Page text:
We were facing a problem in IE 8/9 on Windows 7 while accessing Office 2007/ Office 2010 documents hosted on apache/Cent OS 4.6. After some analysis I found the reason and finally ended in a fix. See below my findings and solution. Hope this helps:
The main issue is with the Microsoft’s way of implementing Webdav protocol for accessing web content through Microsoft Web Client. When we click on a Office document then web client sends HTTP /1.1 OPTIONS Request header to server to check the WebDav communication (My server doesn’t have WebDav). In response Apache return 200 OK Response header to Web Client which results in prompting the authentication screen by Windows 7. Well you have option in IE to pass the authentication login automatically but that would be security breach as you will be exposing your machine authentication to internet so I would not prefer that. Best way is to configure Apache to reject these request. This is how i have solved. These changes needs to be done in httpd.conf file in /etc/httpd/conf folder (Cent OS 4.6)
# One way to doing it – Deny access based on request method
1. [F] flag causes the server to return a 403 Forbidden status code to the client.
2. Use of the [NC] flag causes the RewriteRule to be matched in a case-insensitive manner. That is, it doesn’t care whether letters appear as upper-case or lower-case in the matched URI.
3. The [L] flag causes mod_rewrite to stop processing the rule set. In most contexts, this means that if the rule matches, no further rules will be processed. This corresponds to the last command in Perl.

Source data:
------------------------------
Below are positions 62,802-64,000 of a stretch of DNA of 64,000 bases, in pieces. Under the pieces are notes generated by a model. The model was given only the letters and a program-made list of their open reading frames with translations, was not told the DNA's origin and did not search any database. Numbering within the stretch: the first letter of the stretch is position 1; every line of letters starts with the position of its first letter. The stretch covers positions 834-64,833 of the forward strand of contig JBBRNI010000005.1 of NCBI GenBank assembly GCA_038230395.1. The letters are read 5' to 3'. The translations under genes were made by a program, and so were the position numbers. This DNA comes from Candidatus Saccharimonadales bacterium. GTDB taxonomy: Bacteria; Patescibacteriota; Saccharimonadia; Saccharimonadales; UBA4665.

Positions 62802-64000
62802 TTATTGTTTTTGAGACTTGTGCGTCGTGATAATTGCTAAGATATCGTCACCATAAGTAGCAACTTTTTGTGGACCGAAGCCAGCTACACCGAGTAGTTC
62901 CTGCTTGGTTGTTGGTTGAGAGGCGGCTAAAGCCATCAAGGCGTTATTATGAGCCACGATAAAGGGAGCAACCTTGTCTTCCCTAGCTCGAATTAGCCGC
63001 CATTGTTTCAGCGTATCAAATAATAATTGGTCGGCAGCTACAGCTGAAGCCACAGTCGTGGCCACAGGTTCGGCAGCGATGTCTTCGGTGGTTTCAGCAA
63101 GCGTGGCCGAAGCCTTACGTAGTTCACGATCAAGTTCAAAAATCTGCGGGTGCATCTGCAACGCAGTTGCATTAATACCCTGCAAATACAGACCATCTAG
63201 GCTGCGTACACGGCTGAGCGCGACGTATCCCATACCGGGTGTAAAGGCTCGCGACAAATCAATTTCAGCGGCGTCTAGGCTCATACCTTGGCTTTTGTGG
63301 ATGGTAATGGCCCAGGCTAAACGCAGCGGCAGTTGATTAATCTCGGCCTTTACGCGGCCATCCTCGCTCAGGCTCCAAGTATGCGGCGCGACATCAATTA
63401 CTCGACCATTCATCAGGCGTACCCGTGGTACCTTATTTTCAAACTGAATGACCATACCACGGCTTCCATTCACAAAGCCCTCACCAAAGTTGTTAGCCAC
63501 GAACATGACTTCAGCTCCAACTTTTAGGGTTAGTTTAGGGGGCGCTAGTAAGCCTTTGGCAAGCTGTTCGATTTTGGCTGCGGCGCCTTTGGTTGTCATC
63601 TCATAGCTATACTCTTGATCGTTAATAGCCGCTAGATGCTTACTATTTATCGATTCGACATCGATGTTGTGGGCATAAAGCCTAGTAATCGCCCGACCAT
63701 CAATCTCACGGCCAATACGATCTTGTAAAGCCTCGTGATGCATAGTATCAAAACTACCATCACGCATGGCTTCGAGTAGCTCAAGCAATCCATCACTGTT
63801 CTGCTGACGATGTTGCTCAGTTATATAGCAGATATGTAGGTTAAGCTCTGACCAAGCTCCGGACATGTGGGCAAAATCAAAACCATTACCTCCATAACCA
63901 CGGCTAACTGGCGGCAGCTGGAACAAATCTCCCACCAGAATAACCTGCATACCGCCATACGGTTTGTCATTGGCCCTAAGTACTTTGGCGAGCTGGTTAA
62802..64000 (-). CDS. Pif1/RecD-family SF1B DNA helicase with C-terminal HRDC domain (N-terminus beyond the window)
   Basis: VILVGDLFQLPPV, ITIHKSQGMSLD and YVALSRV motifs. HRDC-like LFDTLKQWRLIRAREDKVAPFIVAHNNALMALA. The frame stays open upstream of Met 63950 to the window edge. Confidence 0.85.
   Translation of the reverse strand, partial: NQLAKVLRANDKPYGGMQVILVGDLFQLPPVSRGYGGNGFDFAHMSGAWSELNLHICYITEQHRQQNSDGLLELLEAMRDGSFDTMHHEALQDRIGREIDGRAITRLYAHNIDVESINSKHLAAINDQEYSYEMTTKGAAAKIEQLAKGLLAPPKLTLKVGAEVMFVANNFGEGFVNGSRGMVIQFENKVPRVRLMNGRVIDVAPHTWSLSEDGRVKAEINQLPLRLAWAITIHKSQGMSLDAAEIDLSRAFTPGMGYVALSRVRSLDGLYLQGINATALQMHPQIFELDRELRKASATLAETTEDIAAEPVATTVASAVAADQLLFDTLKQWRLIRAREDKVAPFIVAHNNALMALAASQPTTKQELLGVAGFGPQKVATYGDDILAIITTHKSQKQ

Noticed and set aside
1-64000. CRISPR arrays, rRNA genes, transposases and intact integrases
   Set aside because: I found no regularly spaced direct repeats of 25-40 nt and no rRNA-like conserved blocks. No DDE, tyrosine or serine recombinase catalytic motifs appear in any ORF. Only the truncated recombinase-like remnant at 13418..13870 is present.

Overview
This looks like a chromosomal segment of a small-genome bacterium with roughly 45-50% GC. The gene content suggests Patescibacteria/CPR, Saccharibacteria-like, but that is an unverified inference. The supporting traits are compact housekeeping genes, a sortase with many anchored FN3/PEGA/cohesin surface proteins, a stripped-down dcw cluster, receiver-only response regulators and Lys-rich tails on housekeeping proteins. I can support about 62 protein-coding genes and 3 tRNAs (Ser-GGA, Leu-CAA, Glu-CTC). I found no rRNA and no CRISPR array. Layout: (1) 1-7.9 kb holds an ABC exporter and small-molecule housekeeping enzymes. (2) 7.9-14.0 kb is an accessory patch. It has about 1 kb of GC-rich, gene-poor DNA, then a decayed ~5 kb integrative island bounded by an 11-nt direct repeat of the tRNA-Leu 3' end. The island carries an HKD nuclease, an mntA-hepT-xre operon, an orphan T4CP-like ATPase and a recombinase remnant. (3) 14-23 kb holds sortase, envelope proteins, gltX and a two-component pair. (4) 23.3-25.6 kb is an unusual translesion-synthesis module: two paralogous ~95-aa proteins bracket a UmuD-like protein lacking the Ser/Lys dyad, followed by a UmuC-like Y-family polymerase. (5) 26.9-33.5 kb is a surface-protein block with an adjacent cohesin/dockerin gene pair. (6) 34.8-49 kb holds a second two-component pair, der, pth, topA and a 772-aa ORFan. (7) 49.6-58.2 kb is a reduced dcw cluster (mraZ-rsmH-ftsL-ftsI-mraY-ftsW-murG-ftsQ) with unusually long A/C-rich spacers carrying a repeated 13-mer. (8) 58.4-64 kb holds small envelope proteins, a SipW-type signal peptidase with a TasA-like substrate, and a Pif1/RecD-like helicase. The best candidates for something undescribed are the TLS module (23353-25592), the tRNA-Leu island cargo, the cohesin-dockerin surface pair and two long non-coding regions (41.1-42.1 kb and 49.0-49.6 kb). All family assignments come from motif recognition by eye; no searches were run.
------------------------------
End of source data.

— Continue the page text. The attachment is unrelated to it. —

Default Linux installation (Cent OS in this case) doesn’t contain true type fonts. The application like open office, PDF generators requires proper fonts to embed into if not it will use the free system fonts which can create a lot of issues like pdf, not showing content properly etc. It’s always good idea to install ms core fonts Well you can buy more fonts as per your requirement if you want.
To install the ms core fonts follow the below steps (Login as a ROOT):
Create RPM: Change the directory to download folder and run the follwing command
#rpmbuild -bb msttcorefonts-1.3-4.spec
(This step will download Microsoft CAB files and extracts the fonts and builds an RPM. This will use system utilities [wget, rpm-build, chkfontpath, fc-cache, ttmkfdir] and also check that http port 80 opened or not. This process will download the executable for all the font files.
This step will create RPM in /usr/src/redhat/RPMS/noarch/msttcorefonts-1.3-4.noarch.rpm
Installing RPM: Change the directory to /usr/src/redhat/RPMS/noarch/ and run the follwing command
#rpm -ivh msttcorefonts-1.3-4.noarch.rpm
Restart X server:
/sbin/service xfs restart
Now you can check the newly installed fonts on /usr/X11R6/lib/X11/fonts/TTF
If any of you have account on apache.org for various projects then you might have received mail from them to change the password. If not then change your password for apache account (JIRA, Bugzilla etc)
I must say this is a big learning. Let’s be a bit more alert.